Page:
Estate planning would certainly not be complete without considering the effects of taxation on the estate, and through our colleagues in Equiom Solutions Limited advice can be furnished on all aspects of this. In many cases, lifetime planning is required to complement the estate planning being considered to ensure unexpected tax liabilities are mitigated. For example, whilst the Isle of Man is not subject to estate duties per se, the recent changes in UK tax legislation bring more assets into the scope of inheritance tax than was previously the case. No longer, for instance, does the interposition of an Isle of Man company provide the protection from UK inheritance tax for UK residential property which it used to, and further planning may be required to consider the effect of such changes.
The use of Isle of Man trusts as a part of estate planning also continues to be a popular and efficient way to structure your affairs. A key advantage is to provide flexibility, so that rather than leaving rigid arrangements whereby, for example, a family member inherits a large sum of money at an undetermined and potentially inappropriate point in the future (perhaps at too young an age when the funds might be squandered), the use of a trust can manage the flow of funds to maximum effect without necessarily burdening the beneficiary with the weight of responsibility that immediate wealth might bring. Not only can trusts help to navigate the tax environment and provide long-term security for the beneficiaries in an efficient manner, their foundation is to respect the wishes of the settlor over a longer period, most often with suitable discretion to navigate changes. These might include a change to the circumstances of a beneficiary (for example through divorce), but also wider legislative changes, such as taxation.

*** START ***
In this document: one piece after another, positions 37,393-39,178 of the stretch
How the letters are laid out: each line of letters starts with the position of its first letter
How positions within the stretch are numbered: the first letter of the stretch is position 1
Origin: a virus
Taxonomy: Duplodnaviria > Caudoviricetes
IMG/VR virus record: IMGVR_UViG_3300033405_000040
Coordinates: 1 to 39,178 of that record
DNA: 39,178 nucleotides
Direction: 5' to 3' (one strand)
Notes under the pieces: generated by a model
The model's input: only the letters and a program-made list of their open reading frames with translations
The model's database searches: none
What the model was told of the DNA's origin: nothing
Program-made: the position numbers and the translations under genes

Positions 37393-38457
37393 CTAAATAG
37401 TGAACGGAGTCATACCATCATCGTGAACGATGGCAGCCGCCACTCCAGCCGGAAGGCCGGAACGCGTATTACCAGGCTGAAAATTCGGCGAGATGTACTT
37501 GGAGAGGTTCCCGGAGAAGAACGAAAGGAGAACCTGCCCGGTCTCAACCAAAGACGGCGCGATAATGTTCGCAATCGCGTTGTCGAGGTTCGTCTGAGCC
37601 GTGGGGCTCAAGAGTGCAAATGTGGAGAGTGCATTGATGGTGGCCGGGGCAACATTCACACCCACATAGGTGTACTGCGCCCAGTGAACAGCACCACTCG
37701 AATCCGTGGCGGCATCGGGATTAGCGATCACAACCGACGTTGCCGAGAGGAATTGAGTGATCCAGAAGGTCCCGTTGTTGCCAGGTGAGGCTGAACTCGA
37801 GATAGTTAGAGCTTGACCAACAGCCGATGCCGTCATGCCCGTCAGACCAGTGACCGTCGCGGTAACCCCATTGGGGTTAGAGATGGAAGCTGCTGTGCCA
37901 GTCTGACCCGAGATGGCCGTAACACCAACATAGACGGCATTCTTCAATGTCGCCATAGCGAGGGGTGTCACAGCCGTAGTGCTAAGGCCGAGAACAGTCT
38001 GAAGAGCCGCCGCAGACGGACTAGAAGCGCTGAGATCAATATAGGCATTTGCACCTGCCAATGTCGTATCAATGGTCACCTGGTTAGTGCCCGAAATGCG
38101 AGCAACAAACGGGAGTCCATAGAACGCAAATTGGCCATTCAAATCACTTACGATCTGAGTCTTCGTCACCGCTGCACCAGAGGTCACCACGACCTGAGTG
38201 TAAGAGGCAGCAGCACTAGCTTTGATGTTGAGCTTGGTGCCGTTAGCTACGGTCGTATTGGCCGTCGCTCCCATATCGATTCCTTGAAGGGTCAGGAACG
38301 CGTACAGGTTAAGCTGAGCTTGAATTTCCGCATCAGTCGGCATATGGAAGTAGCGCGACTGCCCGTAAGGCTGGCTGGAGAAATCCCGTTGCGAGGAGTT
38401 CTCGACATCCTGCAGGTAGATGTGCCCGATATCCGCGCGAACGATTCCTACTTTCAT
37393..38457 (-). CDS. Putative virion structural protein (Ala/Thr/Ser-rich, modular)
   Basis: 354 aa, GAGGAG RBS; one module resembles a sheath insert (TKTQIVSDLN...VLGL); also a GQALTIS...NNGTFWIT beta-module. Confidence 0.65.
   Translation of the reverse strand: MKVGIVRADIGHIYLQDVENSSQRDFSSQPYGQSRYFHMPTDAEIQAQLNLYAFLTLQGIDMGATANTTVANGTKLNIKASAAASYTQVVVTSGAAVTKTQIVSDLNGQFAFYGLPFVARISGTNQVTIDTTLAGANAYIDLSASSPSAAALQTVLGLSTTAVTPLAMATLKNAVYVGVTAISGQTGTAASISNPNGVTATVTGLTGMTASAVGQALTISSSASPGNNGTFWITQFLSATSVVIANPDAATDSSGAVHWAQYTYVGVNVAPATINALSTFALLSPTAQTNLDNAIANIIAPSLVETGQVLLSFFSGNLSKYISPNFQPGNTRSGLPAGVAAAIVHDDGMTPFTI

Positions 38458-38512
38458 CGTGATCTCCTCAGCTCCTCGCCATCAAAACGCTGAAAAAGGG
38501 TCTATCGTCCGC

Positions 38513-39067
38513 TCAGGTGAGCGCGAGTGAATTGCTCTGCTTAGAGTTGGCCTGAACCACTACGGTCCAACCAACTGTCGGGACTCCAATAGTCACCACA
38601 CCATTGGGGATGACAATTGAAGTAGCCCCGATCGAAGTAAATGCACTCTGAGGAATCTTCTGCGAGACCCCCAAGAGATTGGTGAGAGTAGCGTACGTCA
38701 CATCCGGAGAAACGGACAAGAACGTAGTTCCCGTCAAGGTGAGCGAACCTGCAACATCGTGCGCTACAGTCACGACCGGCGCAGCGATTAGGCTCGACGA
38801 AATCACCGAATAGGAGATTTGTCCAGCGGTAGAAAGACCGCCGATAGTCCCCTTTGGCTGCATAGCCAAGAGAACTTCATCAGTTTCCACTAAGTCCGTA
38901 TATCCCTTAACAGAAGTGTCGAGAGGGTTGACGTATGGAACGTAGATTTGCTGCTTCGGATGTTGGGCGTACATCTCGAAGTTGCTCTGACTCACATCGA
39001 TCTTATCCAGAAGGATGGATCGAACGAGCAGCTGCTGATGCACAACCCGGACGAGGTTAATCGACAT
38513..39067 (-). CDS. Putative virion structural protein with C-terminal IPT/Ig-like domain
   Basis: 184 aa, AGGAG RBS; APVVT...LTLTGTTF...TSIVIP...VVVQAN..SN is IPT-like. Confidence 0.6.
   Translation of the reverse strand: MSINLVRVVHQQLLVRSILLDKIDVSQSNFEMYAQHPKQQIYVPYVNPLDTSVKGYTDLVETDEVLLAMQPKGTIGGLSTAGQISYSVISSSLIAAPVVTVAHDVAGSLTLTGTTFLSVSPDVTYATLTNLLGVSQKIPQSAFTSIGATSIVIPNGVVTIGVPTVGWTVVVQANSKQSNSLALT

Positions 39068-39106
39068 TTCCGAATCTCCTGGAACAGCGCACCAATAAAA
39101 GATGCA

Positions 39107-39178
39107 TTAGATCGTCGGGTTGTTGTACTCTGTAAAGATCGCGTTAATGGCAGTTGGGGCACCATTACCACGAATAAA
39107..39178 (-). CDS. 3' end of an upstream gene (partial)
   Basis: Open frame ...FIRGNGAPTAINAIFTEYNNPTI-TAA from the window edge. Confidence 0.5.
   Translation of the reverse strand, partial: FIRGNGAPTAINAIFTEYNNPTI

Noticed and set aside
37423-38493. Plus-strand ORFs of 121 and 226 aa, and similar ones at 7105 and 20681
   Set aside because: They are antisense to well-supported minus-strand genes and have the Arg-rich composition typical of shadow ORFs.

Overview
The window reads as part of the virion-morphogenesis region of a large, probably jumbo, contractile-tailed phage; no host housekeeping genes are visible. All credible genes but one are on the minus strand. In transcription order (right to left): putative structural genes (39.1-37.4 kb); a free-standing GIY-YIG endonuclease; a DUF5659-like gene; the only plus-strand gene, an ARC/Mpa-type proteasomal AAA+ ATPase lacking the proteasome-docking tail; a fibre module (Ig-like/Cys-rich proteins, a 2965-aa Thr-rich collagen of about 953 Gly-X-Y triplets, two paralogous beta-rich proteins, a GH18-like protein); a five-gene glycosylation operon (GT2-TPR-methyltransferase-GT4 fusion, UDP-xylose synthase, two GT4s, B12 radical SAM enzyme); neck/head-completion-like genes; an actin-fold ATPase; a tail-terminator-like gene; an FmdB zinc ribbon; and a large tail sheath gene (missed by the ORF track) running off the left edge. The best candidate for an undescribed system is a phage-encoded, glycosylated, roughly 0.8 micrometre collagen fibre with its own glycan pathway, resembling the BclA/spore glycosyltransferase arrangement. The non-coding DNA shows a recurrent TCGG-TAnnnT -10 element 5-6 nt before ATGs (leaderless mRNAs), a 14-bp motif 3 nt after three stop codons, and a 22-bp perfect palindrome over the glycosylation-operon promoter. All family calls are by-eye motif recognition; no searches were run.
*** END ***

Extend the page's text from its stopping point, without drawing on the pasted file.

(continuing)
Often, the settlor’s wishes will be recorded by letter during their lifetime, and may be subject to change by them at any time without affecting the drafting of either the will or the trust deed. The letter provides the trustee with indications of how and to whom the fund might be distributed. This might, for example, place limits on the amounts available to younger generations at any one time, may support the entrepreneurial spirit of the beneficiaries by providing seed capital for new business, or give guidance on how to divide the assets between family lines which can be complicated, particularly with multiple marriages.
There are several ways in which trusts can be interposed within estate planning. Most often, the settlor might create a trust with minimal assets before finalising their will, and the trust will remain dormant until funded by the will. During this period, the will might be amended several times according to circumstances, but so long as the trust deed continues to fit the purpose, it would not need to be changed at the same time. Alternatively, the Will itself may contain trust provisions which essentially combine the will and trust provisions together.
So, in conclusion, don’t leave your estate to chance. If you have made a will already, dust it down from time to time and make sure that the arrangements you put in place are up to date and still fit for purpose. If you haven’t made a will or it is some time since your will was drafted, now is the time to seek appropriate advice. It’s not a subject any of us likes to contemplate, but a bit of planning now can make a very big difference later!
If you would like to discuss your estate in more detail, please contact Charles Crossley